A Question of Lust: Toyota Unwraps the Camry and Avalon TRD

Steph Willems
by Steph Willems

You’ve seen teasers all week, suffered through breathless commentary from NASCAR drivers, but it’s finally time. The big day has arrived. On Friday, Toyota pulled the remaining wraps off its Camry TRD and Avalon TRD, highlighting the features of its tricked-out sedans ahead of their official debut at the LA Auto Show.

Jokes aside, the TRD treatment applied to this pair is more than just an appearance upgrade, even if buyers aren’t the recipient of additional ponies. Positioned as an aspirational model for those who want more from their sensible, front-drive sedan, the TRD duo is designed to hold the road and stop faster. They’re also made to draw eyes to two models that, despite their heritage, remain just as vulnerable to changing consumer tastes as other sedans.

But are these really “the track-tuned sedans that enthusiasts have been asking for,” as Toyota claims?

I’d hazard a guess that the appearance of Toyota’s racing arm in the mainstream passenger car field is more likely to sway an already committed Camry or Avalon intender into upgrading, rather than bringing in outside buyers. An upsell via the eyes and ears, if you will.

The changes bestowed upon the new-for-2018 Camry and new-for-2019 Avalon in TRD spec are many. They include upgraded brakes with 12.9-inch front rotors and red, dual-piston binders (apparently borrowed, sans paint, from the Sienna minivan, as per Bozi Tatarevic), with 12-inch/single-piston binders in the rear.

Power in both sedans comes by way of an untouched 3.5-liter V6 generating the same 301 horsepower and 267 lb-ft of torque you’ll find in stock, non-hybrid Avalons and higher-end Camrys. Sport mode and paddle shifters come as part of the package, not that the latter feature stands to see much use. The only transmission is, apparently, a similarly unmolested eight-speed automatic — a unit your author finds fault with for laggy downshifts.

Once those ponies start charging, you’ll at least hear them. Unlike the questionable, audio-enhanced engine growl (I never noticed much of one) in the Avalon XSE, these rides benefit from a cat-back exhaust for a more menacing aural experience.

Improved roadholding comes by way of half-inch wider, 19×8.5-inch wheels shod with Bridgestone Potenza 235/40R19 summer rubber, with new, stiffer springs bringing a 0.6-inch reduction in ride height. Those springs pair with beefier front and rear sway bars, TRD shocks, and enhanced underbody bracing for decreased roll and bolstered body stiffness. Just how stiff these legs are off the track remains to be seen.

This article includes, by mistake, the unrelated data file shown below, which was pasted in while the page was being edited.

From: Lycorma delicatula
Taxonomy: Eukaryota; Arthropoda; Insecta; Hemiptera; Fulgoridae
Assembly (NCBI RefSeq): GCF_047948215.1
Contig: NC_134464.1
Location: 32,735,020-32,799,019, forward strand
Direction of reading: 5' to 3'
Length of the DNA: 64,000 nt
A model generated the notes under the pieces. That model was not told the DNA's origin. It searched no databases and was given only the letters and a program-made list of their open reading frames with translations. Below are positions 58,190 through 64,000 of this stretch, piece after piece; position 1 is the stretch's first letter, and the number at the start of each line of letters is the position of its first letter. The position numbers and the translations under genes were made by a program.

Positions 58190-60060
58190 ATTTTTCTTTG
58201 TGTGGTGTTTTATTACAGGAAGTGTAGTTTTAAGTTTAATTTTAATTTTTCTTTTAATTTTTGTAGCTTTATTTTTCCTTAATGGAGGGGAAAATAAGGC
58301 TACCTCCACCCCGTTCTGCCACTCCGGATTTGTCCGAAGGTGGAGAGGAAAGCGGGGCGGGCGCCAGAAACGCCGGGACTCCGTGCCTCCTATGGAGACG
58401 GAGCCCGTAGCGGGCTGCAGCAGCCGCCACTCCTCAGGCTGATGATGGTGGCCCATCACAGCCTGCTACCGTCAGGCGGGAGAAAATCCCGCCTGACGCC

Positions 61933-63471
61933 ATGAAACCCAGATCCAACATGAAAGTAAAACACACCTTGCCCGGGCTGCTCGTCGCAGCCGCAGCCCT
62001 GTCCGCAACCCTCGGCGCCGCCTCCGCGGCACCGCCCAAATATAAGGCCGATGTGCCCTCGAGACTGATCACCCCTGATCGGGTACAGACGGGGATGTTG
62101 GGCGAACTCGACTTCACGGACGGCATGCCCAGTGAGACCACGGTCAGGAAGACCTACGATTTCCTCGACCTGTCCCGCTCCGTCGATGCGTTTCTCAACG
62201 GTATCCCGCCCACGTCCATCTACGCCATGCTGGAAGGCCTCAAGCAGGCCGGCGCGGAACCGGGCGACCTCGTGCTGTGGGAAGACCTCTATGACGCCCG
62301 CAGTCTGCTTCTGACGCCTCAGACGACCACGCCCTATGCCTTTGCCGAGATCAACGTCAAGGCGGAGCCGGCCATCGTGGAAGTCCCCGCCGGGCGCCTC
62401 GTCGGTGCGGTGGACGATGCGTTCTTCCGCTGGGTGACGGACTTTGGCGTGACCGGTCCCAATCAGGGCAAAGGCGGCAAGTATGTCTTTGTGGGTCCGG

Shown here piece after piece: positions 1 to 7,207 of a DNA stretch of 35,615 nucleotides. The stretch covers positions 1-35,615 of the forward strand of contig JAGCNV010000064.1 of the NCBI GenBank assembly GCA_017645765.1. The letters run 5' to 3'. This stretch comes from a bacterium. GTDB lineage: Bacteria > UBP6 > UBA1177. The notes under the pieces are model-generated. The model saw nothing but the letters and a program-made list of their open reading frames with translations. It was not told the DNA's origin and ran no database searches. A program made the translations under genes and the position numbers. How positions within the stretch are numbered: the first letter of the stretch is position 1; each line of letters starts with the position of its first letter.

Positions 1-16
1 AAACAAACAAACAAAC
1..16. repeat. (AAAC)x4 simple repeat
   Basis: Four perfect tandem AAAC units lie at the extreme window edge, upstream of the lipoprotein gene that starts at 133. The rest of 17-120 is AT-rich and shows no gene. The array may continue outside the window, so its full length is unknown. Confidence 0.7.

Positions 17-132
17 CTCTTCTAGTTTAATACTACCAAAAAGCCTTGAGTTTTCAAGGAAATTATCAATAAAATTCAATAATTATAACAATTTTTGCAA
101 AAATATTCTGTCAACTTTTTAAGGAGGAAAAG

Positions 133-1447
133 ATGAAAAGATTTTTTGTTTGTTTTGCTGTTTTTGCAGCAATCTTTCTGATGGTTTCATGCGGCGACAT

Of course, no bystander’s likely to notice those chassis upgrades on the street, but the aero enhancements detailed already on these pages will get their attention. The body kit applied to both models includes a front splitter, side aero skirts, trunk lid spoiler (mercifully low-profile on the Avalon), and rear diffuser. Red-line TRD strips underscore the add-ons both inside and out. And just look at those red seatbelts. Certainly, no passenger will be able to miss the TRD badge stitched or stamped onto various interior surfaces, and there’s even a trunk mat to remind them of the car’s unique nature.

Paint choices total four: Supersonic Red, Windchill Pearl, Celestial Silver Metallic, and Midnight Black Metallic, with the first three shades coming in a two-tone layout on the Camry.

While Toyota doesn’t list a price for these two beasts, expect the TRD treatment to run at least an additional three grand on top of the XSE trim. Availability comes in the fall of 2019, when both vehicles land as 2020 models.

[Images: Toyota]

Steph Willems
Steph Willems

More by Steph Willems

Join the conversation
3 of 34 comments
  • Daniel J Daniel J on Nov 17, 2018

    No Android auto, no sale for me.

    • Brn Brn on Nov 18, 2018

      It's interesting that we've reached a point where an infotainment feature is a deal breaker.

  • Flipper35 Flipper35 on Nov 19, 2018

    The red Avalon is a perfect example of how ugly a front end can be. If I had one I would lose a lot of weight because I would puke every time I went out to the garage and saw it. I can't think of an uglier car from recent times. Given the hate I have for oblesks in the middle of the dash, I would still buy a Stinger over this if that were the only choice.

  • ToolGuy I am slashing my food budget by 1%.
  • ToolGuy TG grows skeptical about his government protecting him from bad decisions.
  • Calrson Fan Jeff - Agree with what you said. I think currently an EV pick-up could work in a commercial/fleet application. As someone on this site stated, w/current tech. battery vehicles just do not scale well. EBFlex - No one wanted to hate the Cyber Truck more than me but I can't ignore all the new technology and innovative thinking that went into it. There is a lot I like about it. GM, Ford & Ram should incorporate some it's design cues into their ICE trucks.
  • Michael S6 Very confusing if the move is permanent or temporary.
  • Jrhurren Worked in Detroit 18 years, live 20 minutes away. Ren Cen is a gem, but a very terrible design inside. I’m surprised GM stuck it out as long as they did there.